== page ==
Slate links to an interesting 2003 study by University of Michigan researchers indicating that random testing of high school students for drug use has essentially no effect on the rate of student drug use.
I'll confess some surprise at these results. What I'd have expected is a mild net reduction in drug use, a fair amount of countermeasure deployment (Goldenseal, that sort of thing) and, most perversely, a gradual shift away from drugs like marijuana, which remains in the body for weeks, and toward drugs like cocaine, which can only be detected for a few days.
In any event, once we add to the objection that such testing programs are invasive and degrading the fact that they don't even appear to work, precisely what rationalization is left? Presumably whatever jollies administrators get from the prospect of taut adolescent bodies urinating on command.
Update: Jane Galt is skeptical about the idea that in the face of random drug tests, students might shift their drug consumption from marijuana to cocaine:
I can't see my (high-school) self saying "You know, I'd really like to get all my friends into my basement and smoke some dope and get all giggly and watch The Wall . . . but with these random drug tests, I guess we'd better spend eight times as much on cocaine and go out to a club where we can talk real fast and listen to our hearts race."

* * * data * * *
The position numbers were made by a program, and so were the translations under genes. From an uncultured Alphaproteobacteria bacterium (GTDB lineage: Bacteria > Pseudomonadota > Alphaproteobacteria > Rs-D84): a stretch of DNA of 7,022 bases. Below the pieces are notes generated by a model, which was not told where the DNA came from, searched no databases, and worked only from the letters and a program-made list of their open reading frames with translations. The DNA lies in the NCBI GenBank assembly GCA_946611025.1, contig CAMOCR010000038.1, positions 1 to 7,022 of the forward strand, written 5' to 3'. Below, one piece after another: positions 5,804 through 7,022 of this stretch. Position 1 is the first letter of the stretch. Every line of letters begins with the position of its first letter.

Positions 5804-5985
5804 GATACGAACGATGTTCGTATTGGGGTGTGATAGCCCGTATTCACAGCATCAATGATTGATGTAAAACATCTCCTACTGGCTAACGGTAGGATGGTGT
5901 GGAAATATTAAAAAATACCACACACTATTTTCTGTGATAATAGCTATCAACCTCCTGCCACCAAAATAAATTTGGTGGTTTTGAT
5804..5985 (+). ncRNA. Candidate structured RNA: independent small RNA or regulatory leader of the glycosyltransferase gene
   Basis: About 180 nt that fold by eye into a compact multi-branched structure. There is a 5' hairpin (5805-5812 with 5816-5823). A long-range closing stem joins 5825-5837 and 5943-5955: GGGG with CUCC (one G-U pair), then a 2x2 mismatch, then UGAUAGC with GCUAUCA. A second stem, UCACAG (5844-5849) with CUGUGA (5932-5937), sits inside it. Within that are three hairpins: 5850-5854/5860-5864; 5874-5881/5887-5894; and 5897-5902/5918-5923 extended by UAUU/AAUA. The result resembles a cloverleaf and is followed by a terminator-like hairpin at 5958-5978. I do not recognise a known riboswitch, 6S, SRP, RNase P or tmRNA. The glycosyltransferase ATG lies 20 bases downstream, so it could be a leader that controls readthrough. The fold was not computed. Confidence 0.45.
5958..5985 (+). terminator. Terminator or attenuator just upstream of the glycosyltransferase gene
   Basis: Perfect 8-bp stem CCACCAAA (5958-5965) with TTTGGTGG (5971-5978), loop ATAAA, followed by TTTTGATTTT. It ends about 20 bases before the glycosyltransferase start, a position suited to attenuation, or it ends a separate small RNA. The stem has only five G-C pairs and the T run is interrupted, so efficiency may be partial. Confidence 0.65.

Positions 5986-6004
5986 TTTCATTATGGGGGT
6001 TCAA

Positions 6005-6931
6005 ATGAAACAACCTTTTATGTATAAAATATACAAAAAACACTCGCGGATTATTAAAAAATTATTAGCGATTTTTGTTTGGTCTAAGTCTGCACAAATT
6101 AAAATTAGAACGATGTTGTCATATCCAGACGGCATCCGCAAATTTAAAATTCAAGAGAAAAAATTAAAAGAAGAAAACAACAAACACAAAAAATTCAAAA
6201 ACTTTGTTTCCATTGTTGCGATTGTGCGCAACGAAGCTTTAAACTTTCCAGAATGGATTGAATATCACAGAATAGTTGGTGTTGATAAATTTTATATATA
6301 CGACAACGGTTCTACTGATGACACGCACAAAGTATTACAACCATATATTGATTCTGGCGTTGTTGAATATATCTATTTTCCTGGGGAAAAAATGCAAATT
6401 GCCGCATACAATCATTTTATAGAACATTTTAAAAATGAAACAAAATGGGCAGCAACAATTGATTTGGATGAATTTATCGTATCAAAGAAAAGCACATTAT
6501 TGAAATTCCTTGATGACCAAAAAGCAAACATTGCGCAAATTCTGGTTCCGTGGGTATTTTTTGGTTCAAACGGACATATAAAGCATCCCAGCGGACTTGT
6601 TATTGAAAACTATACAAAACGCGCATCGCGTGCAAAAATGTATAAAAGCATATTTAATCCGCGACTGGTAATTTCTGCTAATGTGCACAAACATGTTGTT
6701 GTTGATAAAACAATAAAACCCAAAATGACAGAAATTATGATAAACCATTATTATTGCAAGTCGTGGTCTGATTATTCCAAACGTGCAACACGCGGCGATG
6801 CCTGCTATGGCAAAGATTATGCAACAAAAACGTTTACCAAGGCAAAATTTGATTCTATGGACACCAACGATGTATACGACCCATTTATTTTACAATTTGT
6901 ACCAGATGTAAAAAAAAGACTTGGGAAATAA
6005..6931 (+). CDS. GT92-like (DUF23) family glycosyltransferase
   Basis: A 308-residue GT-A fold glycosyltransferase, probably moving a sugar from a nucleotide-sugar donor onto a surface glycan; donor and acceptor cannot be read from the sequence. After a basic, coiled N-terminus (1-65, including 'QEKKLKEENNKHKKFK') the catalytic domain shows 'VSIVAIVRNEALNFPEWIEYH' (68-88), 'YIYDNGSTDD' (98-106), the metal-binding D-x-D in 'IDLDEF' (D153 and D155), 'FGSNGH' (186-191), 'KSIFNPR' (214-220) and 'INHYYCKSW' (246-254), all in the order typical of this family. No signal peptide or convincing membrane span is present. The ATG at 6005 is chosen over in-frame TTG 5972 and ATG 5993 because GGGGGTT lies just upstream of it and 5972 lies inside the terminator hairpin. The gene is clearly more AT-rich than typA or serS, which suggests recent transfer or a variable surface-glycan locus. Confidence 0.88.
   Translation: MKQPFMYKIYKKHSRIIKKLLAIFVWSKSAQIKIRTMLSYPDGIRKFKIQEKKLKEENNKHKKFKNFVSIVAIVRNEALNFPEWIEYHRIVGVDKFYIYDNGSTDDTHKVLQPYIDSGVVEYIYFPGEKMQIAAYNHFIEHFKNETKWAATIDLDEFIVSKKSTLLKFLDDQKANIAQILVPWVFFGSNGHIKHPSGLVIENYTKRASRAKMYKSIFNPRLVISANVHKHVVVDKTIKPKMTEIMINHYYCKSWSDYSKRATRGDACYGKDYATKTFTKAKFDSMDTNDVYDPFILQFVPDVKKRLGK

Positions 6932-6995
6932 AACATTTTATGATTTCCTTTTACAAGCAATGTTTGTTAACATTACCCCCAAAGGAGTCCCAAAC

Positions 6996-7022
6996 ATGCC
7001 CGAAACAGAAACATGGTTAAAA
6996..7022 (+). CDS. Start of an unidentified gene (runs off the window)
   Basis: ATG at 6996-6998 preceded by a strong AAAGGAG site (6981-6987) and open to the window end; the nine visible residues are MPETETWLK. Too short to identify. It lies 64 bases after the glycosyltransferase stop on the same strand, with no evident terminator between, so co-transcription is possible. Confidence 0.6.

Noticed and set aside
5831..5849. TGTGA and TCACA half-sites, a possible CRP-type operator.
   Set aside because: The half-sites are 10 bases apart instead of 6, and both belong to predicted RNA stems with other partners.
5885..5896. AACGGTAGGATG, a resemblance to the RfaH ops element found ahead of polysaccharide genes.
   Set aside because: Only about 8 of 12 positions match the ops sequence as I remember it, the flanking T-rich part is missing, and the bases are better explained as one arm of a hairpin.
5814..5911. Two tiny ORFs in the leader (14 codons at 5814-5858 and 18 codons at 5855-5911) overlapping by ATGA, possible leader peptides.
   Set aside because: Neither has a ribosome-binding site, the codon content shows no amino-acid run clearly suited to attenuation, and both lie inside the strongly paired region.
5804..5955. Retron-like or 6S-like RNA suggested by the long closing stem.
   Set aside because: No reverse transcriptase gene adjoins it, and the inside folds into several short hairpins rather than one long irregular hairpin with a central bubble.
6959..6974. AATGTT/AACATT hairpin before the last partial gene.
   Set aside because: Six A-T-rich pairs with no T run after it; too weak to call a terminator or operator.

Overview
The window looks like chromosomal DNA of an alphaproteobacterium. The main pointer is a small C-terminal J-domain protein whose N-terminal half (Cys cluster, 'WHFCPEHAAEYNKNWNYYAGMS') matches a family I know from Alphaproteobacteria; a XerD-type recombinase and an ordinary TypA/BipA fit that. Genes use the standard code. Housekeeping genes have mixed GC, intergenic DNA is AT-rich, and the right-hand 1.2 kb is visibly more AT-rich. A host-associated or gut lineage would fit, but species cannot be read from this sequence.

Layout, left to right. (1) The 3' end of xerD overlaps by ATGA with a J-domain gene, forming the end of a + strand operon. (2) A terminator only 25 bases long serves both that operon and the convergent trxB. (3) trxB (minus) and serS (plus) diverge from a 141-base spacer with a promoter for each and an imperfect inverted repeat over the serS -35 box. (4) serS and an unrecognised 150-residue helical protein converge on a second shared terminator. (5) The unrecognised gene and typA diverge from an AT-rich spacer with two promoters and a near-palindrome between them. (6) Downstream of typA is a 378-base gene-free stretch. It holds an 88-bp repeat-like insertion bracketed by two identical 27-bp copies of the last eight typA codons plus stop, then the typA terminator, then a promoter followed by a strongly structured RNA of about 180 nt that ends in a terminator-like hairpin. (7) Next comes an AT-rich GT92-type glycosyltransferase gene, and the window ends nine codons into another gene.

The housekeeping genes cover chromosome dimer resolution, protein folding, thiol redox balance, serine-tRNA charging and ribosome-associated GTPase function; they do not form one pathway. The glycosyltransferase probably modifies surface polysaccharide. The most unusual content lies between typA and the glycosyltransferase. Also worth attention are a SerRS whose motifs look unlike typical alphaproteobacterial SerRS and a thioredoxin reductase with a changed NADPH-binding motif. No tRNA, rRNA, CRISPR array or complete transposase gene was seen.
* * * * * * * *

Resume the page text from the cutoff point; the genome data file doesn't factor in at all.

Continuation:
In the short term, of course, she's mostly got a point: Hippie kids who like dope smoking are unlikely to abruptly switch to uppers. But when I said a "gradual shift," I was thinking on the scale of a few years, not a few months. Consider: When I was in high school, plenty of kids smoked pot, but there was, relatively speaking, not very much cocaine use—which there had been in the late '80s. When I came back to visit my old journalism advisor a few years after graduating, I learned that there was once again a burgeoning cocaine scene. I'm not sure exactly what cultural or economic or other factors prompted the shift, but what's worth noting is that the least plausible hypothesis is that the new cohort of students all just had a greater intrinsic preference for coke than pot, while previous cohorts had the opposite preference. Especially in high school, drugs are schelling points: While obviously people will have preferences for the effects of one drug or another, what's more important in many cases is that it's something transgressive that cliques can all do together. For any particular group of friends with an equilibrium drug already chosen, or for a particular person with settled tastes, consumption choices may be relatively inelastic—but over time, I wouldn't be surprised if something like random testing were able to shift the most common equilibrium drug.